“Just want to comment about the environment. The fans were fantastic. Sold out, black-out crowd, and the energy was present from the time we came up pregame. Just an electric atmosphere. To be involved in this program 26 years now, these are the things our players will remember their entire lives. So just want to compliment our fans and thank them.” — Iowa head coach Kirk Ferentz, following a five-point win over Minnesota at Kinnick Stadium.

Meads Cup Final - North Otago v WanganuiSTREAKING
With 10 wins to start the 2015 season, Ohio State has pushed its nation’s best winning streak to 23 straight.  Clemson (13), Oklahoma State (12), Houston (10) and Iowa (10) are the only other FBS teams with double-digit win streaks, while North Carolina has won nine straight.

On the other side of the won-loss ledger, the “proud” owner of the nation’s longest losing streak is Kansas at 13 straight, followed by UCF (11), Eastern Michigan (nine), Louisiana-Monroe (eight), SMU (eight), Charlotte (eight), Hawaii (eight), Maryland (seven), Boston College (six) and Oregon State (seven).

Entering Week 11, there were 51 teams that had secured bowl eligibility.  Exiting the weekend, there are now 62 teams eligible for the postseason with three weeks left in the regular season.  The newest additions this week total 11: Arizona, Arkansas, Cal, Cincinnati, Louisville, Nevada, New Mexico, Ohio, Tennessee, Texas Tech and USF.

There are 40 bowl games this season — counting the two College Football Playoff semifinals — meaning 80 teams will need to reach the six-win threshold in order for teams with sub-.500 records to remain where they belong: at home during the postseason.

UMass football will be leaving the MAC following the conclusion of the 2015 season.  The Minutemen will play as football independents in 2016 and 2017 and then reassess their situation, deciding whether to remain independent, move to another conference (AAC, Conference USA, Sun Belt are possibilities) or drop back down to the FCS level.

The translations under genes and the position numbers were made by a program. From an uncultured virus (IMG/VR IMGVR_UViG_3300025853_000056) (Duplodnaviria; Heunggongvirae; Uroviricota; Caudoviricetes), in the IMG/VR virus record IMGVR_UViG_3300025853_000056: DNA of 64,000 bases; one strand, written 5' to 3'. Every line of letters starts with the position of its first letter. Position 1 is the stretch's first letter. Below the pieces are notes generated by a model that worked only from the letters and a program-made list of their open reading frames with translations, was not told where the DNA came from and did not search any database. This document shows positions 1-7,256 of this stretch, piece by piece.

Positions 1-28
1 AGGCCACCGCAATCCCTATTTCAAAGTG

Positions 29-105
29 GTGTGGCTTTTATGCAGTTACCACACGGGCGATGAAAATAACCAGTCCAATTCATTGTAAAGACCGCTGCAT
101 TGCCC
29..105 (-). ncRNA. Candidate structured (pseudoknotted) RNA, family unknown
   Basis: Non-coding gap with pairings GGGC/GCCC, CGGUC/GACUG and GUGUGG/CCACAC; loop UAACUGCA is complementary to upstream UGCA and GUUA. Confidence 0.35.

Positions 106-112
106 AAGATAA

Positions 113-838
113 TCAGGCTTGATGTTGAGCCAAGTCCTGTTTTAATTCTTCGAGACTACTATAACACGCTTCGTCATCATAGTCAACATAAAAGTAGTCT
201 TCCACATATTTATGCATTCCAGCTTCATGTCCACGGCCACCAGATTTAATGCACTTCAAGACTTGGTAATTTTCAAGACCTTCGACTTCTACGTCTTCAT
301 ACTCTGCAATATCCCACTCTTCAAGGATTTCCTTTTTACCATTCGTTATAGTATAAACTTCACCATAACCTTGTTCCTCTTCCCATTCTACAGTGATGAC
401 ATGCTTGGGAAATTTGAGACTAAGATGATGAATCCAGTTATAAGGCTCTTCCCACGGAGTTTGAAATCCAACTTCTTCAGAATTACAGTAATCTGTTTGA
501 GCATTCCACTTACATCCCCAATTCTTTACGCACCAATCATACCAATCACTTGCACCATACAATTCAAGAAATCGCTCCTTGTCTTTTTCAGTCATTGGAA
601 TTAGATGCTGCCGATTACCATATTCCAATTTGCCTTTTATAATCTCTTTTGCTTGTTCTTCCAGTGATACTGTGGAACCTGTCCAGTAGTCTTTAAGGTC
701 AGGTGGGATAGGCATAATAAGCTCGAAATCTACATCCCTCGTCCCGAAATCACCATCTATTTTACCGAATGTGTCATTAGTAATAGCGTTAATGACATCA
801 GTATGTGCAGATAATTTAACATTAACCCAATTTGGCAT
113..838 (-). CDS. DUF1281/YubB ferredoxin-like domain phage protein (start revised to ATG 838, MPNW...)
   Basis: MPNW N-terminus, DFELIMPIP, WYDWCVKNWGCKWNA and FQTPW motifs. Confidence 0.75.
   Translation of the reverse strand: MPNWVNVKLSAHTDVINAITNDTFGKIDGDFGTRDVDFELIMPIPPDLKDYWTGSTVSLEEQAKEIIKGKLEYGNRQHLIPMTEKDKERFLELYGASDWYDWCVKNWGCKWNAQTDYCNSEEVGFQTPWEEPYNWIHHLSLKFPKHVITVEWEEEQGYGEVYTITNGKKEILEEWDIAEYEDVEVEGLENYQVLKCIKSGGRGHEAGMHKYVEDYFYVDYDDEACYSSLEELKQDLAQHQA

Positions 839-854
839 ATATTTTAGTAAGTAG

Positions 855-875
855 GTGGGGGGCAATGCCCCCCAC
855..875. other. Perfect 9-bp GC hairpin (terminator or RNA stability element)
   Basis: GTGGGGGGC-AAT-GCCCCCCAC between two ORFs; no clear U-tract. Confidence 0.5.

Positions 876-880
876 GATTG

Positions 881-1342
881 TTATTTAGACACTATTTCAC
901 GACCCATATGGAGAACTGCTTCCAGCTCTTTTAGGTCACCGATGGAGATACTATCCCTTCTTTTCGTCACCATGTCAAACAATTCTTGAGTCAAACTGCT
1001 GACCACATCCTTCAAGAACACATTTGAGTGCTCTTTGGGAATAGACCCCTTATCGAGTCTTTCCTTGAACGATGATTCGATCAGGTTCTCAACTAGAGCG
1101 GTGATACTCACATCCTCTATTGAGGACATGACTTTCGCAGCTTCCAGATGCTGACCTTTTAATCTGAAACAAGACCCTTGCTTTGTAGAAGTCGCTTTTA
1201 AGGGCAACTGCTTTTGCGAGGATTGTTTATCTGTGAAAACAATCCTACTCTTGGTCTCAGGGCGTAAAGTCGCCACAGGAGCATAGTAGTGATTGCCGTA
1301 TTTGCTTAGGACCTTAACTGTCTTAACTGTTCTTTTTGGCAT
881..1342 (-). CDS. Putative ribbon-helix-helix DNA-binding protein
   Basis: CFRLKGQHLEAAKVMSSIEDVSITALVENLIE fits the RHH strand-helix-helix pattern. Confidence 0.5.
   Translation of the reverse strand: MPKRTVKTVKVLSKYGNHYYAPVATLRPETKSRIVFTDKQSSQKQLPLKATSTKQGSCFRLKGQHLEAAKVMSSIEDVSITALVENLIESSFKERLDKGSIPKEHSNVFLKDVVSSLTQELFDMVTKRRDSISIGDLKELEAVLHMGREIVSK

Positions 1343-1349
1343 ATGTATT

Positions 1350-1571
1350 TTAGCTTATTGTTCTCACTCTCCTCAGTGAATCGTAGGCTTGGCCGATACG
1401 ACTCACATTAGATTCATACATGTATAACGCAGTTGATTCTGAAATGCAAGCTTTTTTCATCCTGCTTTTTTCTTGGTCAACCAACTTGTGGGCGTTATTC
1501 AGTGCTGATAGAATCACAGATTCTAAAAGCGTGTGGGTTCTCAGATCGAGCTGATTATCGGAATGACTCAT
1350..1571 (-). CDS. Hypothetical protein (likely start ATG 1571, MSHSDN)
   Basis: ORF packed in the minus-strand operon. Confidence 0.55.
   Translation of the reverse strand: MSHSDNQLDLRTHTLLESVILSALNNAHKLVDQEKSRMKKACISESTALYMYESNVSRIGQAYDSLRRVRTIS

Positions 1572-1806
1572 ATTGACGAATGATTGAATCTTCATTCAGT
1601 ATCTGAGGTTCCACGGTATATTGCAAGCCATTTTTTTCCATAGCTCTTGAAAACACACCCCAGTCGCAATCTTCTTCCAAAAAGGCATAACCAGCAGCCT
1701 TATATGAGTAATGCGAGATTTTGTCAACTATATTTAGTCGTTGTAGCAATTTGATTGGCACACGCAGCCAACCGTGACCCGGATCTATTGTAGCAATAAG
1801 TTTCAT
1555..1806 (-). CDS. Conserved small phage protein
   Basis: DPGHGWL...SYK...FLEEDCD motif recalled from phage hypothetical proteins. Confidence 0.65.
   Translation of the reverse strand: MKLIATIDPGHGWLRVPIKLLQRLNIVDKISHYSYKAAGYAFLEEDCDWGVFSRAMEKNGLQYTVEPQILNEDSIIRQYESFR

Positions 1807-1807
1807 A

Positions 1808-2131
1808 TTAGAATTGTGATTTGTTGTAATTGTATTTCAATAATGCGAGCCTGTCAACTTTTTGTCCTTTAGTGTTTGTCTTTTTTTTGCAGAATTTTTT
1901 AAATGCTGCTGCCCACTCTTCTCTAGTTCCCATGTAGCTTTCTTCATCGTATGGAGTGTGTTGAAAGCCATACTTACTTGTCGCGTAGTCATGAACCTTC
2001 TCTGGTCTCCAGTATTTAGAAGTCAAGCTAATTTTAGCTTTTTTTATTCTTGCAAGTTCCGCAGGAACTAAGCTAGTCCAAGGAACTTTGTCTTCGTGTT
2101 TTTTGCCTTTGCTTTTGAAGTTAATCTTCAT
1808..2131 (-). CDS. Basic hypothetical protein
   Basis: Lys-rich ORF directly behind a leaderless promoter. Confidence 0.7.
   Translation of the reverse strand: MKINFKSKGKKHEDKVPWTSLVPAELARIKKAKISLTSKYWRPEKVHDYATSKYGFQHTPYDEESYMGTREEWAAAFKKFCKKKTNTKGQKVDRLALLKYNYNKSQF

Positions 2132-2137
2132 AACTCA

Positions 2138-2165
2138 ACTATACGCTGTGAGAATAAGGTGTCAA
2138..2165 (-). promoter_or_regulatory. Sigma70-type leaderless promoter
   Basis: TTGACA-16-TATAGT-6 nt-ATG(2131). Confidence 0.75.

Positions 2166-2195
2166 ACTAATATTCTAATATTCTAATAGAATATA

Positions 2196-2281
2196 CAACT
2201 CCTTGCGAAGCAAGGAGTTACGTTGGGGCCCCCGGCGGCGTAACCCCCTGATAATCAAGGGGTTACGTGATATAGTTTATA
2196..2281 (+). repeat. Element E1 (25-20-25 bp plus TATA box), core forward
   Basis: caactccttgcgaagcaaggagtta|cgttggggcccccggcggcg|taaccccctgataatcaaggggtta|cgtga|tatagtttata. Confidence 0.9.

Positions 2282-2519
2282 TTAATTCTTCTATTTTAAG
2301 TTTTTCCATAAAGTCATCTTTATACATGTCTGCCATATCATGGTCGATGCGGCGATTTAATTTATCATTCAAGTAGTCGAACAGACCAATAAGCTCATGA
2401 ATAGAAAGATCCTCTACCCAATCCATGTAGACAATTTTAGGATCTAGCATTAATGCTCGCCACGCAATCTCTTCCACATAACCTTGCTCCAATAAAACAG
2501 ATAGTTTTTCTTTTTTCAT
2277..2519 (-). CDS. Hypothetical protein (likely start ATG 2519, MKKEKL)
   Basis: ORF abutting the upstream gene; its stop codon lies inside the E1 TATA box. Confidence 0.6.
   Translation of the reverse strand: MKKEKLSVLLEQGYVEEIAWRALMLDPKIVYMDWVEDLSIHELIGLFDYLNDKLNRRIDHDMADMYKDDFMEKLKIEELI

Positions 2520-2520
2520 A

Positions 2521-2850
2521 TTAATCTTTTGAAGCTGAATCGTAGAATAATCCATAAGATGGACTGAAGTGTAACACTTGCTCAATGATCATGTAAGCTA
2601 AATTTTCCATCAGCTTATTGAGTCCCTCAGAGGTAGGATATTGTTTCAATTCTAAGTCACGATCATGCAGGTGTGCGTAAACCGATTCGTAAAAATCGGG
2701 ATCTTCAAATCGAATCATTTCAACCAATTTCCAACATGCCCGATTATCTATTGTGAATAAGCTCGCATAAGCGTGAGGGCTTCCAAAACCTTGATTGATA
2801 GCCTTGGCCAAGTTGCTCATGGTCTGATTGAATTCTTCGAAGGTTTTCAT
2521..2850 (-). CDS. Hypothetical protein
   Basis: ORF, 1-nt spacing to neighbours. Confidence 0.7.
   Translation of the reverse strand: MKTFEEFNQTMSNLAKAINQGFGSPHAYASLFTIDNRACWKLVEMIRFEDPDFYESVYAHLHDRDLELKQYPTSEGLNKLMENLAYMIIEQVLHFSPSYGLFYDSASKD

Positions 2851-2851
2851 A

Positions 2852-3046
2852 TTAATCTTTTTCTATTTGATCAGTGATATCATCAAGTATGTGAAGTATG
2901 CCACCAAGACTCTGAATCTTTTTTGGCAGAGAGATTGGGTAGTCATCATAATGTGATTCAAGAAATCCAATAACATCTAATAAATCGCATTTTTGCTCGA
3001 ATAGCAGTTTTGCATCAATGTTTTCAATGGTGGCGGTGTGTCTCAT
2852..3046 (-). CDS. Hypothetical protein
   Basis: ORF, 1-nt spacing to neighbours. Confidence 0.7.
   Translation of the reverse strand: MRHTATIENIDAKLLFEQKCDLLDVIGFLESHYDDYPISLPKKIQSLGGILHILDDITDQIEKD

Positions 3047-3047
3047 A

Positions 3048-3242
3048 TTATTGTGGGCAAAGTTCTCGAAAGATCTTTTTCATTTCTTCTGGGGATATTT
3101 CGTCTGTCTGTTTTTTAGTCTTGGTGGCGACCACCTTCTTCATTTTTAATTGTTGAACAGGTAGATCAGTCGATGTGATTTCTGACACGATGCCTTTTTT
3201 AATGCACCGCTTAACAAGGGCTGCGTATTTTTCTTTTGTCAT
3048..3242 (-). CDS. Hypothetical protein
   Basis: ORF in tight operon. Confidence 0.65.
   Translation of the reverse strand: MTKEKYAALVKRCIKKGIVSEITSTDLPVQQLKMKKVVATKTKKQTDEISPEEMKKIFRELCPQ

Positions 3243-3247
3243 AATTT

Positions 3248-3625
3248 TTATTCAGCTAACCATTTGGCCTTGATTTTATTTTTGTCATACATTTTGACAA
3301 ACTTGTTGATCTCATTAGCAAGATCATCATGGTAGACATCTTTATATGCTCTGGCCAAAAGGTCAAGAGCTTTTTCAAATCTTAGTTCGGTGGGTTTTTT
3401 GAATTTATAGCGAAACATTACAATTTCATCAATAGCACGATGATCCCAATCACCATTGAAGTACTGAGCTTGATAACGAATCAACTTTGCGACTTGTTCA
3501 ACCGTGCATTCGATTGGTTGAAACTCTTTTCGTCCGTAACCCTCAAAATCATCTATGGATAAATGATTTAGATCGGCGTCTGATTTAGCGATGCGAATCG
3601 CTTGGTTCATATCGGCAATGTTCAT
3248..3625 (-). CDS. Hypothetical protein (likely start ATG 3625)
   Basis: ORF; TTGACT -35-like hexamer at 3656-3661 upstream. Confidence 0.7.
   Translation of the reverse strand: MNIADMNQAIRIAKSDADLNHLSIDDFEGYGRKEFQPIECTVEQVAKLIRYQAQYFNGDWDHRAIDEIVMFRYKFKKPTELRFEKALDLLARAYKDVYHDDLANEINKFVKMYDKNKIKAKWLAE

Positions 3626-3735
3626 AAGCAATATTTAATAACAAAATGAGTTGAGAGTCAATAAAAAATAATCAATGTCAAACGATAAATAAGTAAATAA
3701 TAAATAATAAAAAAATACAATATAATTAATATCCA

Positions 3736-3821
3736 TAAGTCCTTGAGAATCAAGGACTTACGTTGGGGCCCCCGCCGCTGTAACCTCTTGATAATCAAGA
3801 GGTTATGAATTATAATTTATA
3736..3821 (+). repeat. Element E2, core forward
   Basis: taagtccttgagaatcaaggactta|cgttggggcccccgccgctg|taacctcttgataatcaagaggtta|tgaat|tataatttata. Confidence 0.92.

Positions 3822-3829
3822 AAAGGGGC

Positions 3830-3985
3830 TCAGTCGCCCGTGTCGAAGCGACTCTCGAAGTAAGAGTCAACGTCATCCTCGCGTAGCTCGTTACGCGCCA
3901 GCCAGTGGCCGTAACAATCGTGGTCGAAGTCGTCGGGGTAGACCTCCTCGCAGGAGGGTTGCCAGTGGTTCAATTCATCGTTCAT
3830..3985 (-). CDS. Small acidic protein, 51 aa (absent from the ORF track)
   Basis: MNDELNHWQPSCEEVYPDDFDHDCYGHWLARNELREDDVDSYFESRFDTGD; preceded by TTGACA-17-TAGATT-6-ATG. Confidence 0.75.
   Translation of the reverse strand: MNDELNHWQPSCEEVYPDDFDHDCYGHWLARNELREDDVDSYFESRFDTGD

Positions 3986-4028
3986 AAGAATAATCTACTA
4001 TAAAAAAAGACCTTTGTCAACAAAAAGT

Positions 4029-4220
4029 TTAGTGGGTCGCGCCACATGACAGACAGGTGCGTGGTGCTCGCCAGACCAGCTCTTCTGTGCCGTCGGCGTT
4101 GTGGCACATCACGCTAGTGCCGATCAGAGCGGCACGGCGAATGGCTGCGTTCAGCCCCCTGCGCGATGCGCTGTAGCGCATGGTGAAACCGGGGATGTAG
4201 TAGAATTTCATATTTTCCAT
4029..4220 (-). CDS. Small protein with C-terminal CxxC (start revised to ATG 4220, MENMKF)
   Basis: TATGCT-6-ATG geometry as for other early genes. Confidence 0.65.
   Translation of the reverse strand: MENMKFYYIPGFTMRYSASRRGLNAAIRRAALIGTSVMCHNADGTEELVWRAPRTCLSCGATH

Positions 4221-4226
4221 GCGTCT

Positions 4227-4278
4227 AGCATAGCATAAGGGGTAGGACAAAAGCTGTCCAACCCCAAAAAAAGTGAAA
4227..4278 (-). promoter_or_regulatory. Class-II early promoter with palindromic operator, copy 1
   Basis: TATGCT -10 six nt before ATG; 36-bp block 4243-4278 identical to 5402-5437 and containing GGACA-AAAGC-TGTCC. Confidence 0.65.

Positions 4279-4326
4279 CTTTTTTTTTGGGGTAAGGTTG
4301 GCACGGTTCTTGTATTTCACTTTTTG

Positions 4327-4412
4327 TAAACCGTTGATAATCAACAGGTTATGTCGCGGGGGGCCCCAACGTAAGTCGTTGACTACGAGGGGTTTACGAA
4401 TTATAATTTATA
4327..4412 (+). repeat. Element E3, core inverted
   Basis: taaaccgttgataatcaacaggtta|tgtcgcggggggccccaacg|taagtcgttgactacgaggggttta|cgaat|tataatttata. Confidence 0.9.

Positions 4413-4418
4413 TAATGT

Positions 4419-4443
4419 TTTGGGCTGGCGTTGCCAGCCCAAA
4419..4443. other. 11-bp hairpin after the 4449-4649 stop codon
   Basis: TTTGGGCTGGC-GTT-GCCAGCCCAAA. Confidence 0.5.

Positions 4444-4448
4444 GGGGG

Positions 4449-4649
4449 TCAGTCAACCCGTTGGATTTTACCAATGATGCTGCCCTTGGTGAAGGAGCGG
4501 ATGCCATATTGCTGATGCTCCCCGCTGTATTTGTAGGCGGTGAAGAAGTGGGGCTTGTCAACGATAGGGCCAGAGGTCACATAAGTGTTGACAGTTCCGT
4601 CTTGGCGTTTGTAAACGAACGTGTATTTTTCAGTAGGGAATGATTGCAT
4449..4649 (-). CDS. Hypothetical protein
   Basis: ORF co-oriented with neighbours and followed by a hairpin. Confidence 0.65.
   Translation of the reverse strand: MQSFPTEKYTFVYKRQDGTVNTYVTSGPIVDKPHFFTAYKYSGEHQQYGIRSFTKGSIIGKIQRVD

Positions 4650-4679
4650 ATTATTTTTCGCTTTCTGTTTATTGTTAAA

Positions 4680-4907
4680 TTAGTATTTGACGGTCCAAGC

Alabama has played more games against Mississippi State than any other opponent. The two border rivals met for the 100th time on the gridiron Saturday. Tennessee (98) and Vanderbilt (82) are the only other opponents ‘Bama has played at least 80 times.

Virginia Tech head coach Frank Beamer has 278 career wins, the most of any active FBS head coach and sixth on the NCAA’s FBS all-time list. Beamer trails only the icons of the game in career wins in Joe Paterno (409), Bobby Bowden (377), Paul “Bear” Bryant (323), Glenn “Pop” Warner (319) and Amos Alonzo Stagg (314). To give some perspective, Florida State’s Jimbo Fisher has averaged 11.6 wins a year in his first five years as a head coach, the best mark in league history. Fisher would have to average 11.6 wins a year for the next 19 years, or until 2034, to pass Beamer on the all-time wins list.

Of the 128 FBS teams, just eight players with junior eligibility have received their undergraduate degree and are now pursuing their Master’s:

Junior Master

Baylor (8-1), Oklahoma (9-1), Oklahoma State (10-0) and TCU (9-1) of the Big 12 are a combined 36-3. No other Power Five conference has four teams with one-or-fewer losses.

Since 2012, Trevone Boykin tops all players nationally in percentage (56.8) of his team’s total offense (12,613/22,199). No one else is above 50 percent.

Ohio State has won 17 consecutive true road games (games on an opponent’s home field), the longest such streak in the nation and extending the school record. The Buckeyes are undefeated, a perfect 17-0, in road games under head coach Urban Meyer, or since the start of the 2012 season.

Courtesy of the Alabama sports information department

Three and Outs

Courtesy of the UT-San Antonio sports information department

First-Time Starters

Courtesy of the Ohio State sports information department

FBS Scoring Since 2013

Courtesy of the Temple sports information department

Grad Rates

Courtesy of the Louisiana Tech sports information department

State Rushing Yards Per Game

Baylor can join BYU (1983-85) and Houston (1966-68) as the only FBS teams in history to lead the country in total offense in three consecutive years.  The Bears led in that category in 2013 and 2014, and came into Week 11 leading with 665.6 yards per game (TCU was No. 2 at 621.4 ypg).  BU put up 416 yards in the loss to Oklahoma Saturday, although that shouldn’t jeopardize their standing entering Week 12 as TCU was held over 200 yards under their average.